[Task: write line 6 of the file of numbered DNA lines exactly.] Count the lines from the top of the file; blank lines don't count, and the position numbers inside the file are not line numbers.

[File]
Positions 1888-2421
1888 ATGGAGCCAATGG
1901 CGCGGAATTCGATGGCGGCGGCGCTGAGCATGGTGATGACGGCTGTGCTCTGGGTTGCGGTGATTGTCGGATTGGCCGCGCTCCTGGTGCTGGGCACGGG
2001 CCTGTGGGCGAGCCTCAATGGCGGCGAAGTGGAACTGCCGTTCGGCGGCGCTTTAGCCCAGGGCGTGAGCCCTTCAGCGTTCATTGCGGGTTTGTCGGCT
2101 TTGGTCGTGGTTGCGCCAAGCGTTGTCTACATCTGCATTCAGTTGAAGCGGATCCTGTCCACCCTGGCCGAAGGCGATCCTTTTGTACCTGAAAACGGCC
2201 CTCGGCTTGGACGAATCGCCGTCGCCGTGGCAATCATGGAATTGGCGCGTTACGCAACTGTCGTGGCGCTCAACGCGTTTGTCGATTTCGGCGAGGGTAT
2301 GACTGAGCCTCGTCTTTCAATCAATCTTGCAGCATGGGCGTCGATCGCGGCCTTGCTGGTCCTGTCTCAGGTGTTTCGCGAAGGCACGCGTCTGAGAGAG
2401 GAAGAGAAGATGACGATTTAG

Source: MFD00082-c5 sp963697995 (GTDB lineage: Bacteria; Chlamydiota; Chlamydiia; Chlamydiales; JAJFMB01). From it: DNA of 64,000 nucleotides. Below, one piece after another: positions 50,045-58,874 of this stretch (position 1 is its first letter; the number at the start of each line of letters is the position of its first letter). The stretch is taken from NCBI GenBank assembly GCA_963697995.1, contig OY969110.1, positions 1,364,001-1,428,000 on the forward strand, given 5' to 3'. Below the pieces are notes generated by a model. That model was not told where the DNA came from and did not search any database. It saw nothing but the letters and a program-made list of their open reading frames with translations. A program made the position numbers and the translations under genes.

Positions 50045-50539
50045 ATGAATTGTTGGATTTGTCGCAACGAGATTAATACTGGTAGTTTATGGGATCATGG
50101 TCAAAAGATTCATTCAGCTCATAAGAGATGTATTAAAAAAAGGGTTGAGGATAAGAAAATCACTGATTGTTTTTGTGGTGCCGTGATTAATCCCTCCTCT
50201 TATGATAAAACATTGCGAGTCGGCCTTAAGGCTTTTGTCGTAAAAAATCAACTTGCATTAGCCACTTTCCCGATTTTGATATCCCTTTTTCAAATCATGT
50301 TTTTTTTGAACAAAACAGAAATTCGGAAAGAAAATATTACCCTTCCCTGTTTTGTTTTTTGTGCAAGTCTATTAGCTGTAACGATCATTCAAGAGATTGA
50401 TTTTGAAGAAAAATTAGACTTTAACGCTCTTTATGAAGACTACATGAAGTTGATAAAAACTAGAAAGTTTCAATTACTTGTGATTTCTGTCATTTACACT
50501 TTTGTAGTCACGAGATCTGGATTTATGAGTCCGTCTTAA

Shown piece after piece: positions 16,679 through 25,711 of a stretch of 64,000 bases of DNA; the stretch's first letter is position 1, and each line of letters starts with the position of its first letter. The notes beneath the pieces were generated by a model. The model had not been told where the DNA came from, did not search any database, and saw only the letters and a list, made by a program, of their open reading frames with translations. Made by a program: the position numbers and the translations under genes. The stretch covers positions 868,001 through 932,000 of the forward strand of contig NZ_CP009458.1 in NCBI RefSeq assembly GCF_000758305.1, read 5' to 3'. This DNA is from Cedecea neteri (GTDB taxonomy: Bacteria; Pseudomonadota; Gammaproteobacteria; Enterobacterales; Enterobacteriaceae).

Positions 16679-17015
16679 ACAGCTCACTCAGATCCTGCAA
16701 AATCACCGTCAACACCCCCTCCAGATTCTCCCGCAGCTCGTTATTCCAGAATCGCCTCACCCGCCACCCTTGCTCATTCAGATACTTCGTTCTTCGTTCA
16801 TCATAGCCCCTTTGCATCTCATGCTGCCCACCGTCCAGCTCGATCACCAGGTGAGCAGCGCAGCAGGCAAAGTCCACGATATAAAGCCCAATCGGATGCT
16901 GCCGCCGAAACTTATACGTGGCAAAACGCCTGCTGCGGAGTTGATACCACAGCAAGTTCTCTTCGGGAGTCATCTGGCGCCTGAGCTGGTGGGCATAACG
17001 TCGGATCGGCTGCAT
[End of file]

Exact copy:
2201 CTCGGCTTGGACGAATCGCCGTCGCCGTGGCAATCATGGAATTGGCGCGTTACGCAACTGTCGTGGCGCTCAACGCGTTTGTCGATTTCGGCGAGGGTAT